We don’t wake up chomping at the writing bit every morning. In fact, most mornings we spend a little time waking up, gossiping, looking over media stuff, working on interviews, and, always, reviewing and tweaking our storyline. Then it’s time to get to work.

Sometimes, we still have trouble focusing first thing in the morning – and there are always a few brain freezes during that day. That’s when we often start writing freestyle; we just let the words go where they want until we find our way back to the true course of the story. These passages are, to us, hilarious, twisted, and – in some cases -sickeningly disturbing. What the hell is wrong with us? We don’t know and we don’t care. We do this both to jar our brains loose and to crack each other up. This is not the kind of material we can use in an actual book (with a few exceptions – we’ll let you guess what they are when you read the books, maybe even have a contest).

Because of the pleasure these passages have given us, we’ve decided to stop throwing them out. Why not share the joy? The sick, demented, twisted, repugnant joy.

laughing

So we had an idea. What if we post these ridiculous meanderings on our blogs? Many contain portions of real scenes you find in the books, which we think makes this extra fun.

So we’re going to do it. We’re going to begin posting our outtakes and bloopers today. They work for TV shows specials, so why not here? We may even include some of the best evil autocorrects from our texts, as appropriate.

With that in mind, here are yesterday’s best outtakes:

Belinda lay in her bed, her body deliciously warm under the down comforter, as the morning sun shot thin rays through the crack in the her buttocks. And her drapes. Her drapes were fucking ugly. She stretched and yawned and decided she’d buy new drapes. But not until the sun finished shining out of her ass.”

sun

* * *

Omar, a sleek, plump Siamese cat, snuggled into his mistress’s lap, then flehmened, mouth hanging open, eyes half closed, when he realized his human had forgotten to change her tampon for at least a week. He couldn’t contend with a stinking bloody human and decided he’d get a new one just as soon as she finished petting his glorious head.”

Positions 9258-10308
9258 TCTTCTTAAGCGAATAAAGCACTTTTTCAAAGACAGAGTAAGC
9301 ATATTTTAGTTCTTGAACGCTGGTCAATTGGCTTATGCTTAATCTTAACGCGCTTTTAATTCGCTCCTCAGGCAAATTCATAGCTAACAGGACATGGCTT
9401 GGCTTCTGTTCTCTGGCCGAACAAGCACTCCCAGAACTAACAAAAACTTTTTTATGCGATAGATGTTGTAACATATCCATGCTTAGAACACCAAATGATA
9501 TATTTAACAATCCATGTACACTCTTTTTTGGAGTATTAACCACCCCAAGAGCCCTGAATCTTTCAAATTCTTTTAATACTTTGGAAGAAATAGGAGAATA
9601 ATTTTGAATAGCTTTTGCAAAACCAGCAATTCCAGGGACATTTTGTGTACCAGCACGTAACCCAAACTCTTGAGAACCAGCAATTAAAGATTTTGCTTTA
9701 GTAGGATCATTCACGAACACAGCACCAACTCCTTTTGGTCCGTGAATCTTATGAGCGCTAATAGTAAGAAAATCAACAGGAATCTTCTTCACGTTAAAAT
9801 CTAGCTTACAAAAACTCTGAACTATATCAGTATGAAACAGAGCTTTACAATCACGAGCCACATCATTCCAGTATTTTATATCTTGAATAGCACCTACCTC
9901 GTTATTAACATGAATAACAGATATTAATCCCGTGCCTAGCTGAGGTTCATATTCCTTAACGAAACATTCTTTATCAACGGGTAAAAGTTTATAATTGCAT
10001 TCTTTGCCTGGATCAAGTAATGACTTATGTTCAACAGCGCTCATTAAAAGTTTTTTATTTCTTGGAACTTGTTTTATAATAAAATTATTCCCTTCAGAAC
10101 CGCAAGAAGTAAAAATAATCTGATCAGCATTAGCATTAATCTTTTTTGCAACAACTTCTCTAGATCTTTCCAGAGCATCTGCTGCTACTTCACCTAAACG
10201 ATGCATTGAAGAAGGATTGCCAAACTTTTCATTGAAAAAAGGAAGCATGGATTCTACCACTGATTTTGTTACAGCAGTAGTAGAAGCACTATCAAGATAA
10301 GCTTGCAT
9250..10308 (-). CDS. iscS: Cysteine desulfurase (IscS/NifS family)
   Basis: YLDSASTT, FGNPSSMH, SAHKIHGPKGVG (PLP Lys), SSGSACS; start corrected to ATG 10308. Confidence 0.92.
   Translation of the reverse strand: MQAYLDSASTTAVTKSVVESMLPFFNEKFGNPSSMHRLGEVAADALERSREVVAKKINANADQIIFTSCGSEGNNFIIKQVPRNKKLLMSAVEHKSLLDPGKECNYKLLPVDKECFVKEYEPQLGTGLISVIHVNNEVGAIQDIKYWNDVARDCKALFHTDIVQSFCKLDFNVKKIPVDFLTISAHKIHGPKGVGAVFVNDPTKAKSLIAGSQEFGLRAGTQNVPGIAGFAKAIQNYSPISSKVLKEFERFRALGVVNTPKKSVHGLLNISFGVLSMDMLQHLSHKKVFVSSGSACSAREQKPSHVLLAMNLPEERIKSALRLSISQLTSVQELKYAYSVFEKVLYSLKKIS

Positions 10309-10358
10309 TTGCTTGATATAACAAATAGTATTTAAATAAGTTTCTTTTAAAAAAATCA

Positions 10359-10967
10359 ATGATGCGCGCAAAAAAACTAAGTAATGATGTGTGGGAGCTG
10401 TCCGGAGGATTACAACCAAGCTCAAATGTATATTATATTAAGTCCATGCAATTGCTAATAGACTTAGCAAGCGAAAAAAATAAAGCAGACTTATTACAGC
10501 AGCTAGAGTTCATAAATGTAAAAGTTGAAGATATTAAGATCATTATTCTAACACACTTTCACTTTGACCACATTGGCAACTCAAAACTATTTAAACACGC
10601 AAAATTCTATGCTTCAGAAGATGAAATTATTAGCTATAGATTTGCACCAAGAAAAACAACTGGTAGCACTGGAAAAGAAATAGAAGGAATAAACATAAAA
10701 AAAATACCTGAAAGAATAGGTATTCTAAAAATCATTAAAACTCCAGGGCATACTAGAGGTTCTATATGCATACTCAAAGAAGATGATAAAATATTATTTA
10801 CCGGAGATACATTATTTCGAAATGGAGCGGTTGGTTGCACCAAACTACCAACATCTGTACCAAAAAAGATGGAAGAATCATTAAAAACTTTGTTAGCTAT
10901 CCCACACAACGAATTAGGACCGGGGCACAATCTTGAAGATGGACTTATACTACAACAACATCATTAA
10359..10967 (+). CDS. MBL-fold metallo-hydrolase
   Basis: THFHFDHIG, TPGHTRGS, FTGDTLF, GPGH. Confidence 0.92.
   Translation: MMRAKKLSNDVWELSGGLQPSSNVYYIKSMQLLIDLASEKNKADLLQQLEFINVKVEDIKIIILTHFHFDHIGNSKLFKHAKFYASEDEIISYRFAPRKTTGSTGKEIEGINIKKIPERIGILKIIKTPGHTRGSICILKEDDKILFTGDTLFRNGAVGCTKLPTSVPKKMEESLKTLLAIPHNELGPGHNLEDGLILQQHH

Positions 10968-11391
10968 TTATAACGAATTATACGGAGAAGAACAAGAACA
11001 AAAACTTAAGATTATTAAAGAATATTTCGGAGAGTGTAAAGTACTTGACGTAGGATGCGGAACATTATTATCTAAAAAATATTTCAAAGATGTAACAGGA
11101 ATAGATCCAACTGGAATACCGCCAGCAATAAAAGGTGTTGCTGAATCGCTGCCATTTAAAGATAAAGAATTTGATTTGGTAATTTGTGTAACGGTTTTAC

sun1

* * *

“The room was large, luxurious, and honestly breathtaking, and every time Belinda stepped inside, she felt a little as if she were floating. This might have been due to the design of the floor, which was cobalt blue tile, patterned with gold stars, giving her the impression that she was walking on the midnight sky. Or it could have been the fact that she’d shot herself up with a homemade combination of absinthe, super-glue, and weed-killer, using a needle she’d found under the sofa. That might have accounted for the floating feeling in her head. But probably not. It probably really was the design of the bathroom.”

needles_dirty2

* * *

(Warning: If any of the above grossed you out, skip this one.  It’s our favorite…)

“Margaret Massey stepped into the tub. It brimmed with sweet-scented lilac bubbles and as she settled into the water and rested her head against the cool rounded porcelain lip of the huge mint-green tub. “Heaven,” she said as she pinched her nipple and stuck an entire bar of Ivory up her wrinkled twat. “If only I’d remembered the toilet plunger,” she lamented as she queefed 100% natural bubbles that rose to the surface and popped like Lawrence Welk’s champagne music. Then her 70-year-old anus, the victim of one too many rounds with the local Hell’s Angels, sharted, but just a little. It didn’t even smell and what you couldn’t see beneath the bubbles couldn’t hurt you. She knew that from long experience.”

shining